I'm trying to figure out how Kolmogorov-Smirnov one-sample testing for normality is done in Minitab (or Systat, since the answers apparently match).

If this is my data vector:

abc <- c(0.0313, 0.0273, 0.0379, 0.0427, 0.0286, 0.0327, 0.0298, 0.0381, 0.0559, 0.0573,
0.0558, 0.113, 0.0464, 0.0442, 0.0579, 0.0495)

The boneheaded way of doing this in R would be:

ks.test(abc, pnorm, mean(abc), sd(abc))

Yes, I know that the ks.test help page says to not use the data to estimate the mean/sd of the comparison distribution. Hence, boneheaded. Sidenote - if I understand correctly, SAS is using this as a regular procedure? http://support.sas.com/documentation/cdl/en/procstat/63104/HTML/default/viewer.htm#procstat_univariate_sect037.htm

Anyway, the p-value R gives for this improper test is 0.3027, while apparently both Minitab and Systat provide a p-value of 0.029.

The project manager won't hear anything about using other means of testing for normality (or, heavens forbid, use plots of data distribution). At this point I'm just trying to figure out what it is that the other softwares are doing, so that I can explain to myself the differences...

Am I missing something?? If people suggest using simulations instead of the direct test, like here (http://r.789695.n4.nabble.com/Kolmogorov-Smirnov-Test-td3037232.html), would it be possible to include detailed code?

Thank you!

  • $\begingroup$ It looks more like a management issue than a statistical question ;) I spotted an 'outlier' in your sample (0.113), is it possible that Minitab would do something about it without really saying anything? $\endgroup$ – Vincent Guillemot Jul 21 '14 at 17:30
  • $\begingroup$ Ha, no kidding. Do they have forums for those too? :-) Just retested with that value gone, and nope, ain't that. It's not the only one either - this example is one of ~ 10 that were run in both programs... $\endgroup$ – user2602640 Jul 21 '14 at 17:34
  • $\begingroup$ OK, what is the value of the D statistic computed with Minitab? $\endgroup$ – Vincent Guillemot Jul 21 '14 at 17:40
  • $\begingroup$ Another question: do R and Minitab give similar outputs after a Shapiro test? $\endgroup$ – Vincent Guillemot Jul 21 '14 at 17:49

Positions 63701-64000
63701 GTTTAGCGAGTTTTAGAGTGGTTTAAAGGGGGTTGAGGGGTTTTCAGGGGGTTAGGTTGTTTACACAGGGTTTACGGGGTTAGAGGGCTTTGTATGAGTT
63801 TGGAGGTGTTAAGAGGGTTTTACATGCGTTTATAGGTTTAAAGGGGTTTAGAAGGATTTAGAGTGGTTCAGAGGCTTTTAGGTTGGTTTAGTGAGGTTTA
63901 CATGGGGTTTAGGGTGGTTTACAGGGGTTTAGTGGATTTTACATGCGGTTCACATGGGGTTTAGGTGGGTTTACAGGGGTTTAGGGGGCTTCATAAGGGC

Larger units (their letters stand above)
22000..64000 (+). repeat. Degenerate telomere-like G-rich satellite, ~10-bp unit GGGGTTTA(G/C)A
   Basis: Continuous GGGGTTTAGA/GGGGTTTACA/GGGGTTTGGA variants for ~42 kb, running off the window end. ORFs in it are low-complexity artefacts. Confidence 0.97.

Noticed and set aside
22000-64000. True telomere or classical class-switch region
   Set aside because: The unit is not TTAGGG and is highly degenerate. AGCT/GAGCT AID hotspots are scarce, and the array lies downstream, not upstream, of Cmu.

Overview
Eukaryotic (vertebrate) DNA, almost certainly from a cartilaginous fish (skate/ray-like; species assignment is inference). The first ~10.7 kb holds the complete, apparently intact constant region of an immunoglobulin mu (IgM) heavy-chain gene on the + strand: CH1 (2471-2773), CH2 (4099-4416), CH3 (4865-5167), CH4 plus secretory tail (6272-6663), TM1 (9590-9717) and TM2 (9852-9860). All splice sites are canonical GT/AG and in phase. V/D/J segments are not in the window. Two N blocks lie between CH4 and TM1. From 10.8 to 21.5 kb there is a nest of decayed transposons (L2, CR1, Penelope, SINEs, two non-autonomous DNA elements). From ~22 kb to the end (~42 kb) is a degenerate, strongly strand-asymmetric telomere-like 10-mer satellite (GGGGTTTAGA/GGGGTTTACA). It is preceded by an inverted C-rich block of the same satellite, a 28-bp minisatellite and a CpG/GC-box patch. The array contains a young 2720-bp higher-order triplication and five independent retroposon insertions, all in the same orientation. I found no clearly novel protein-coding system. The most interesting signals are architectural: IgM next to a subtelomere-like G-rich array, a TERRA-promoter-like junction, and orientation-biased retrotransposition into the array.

• 1
    $\begingroup$ The value of the KS statistic is the same with R (if abc_s <- scale(abc), then you can compute it yourself max(abs(ecdf(abc_s)(abc_s) - drop(pnorm(abc_s)))) ; it is not very useful to do that, since ks.test already returns D, but it's fun!). And indeed, when the mean and standard deviation are unknown, the corresponding variation of the Kolmogorov-Smirnov test (in the one sample case, when the reference is the Gaussian distribution) is the Lilliefors test... $\endgroup$ – Vincent Guillemot Jul 22 '14 at 11:24

Here is some R code to do a simulation generating data from a normal with the same mean and sd, then doing the KS test using the sample (not the generating) statistics:

out <- replicate(100000, {x <- rnorm( length(abc), mean(abc), sd(abc) );
    ks.test(x, pnorm, mean(x), sd(x))$p.value } )


mean(out <= ks.test(abc, pnorm, mean(abc), sd(abc))$p.value)

My estimated p-value from the simulation is 0.021 (can get more accuracy/precision by running it for more simulations) which is more similar to the minitab/systat values (but not exactly. So this suggests that the other programs may be adjusting in some way for the estimated parameter values. But there is still enough difference that I expect the adjustment is different from the simulation procedure.

  • $\begingroup$ Exactly the p-value lillie.test gives. Yeah, I was wondering about the adjustments... $\endgroup$ – user2602640 Jul 24 '14 at 11:17

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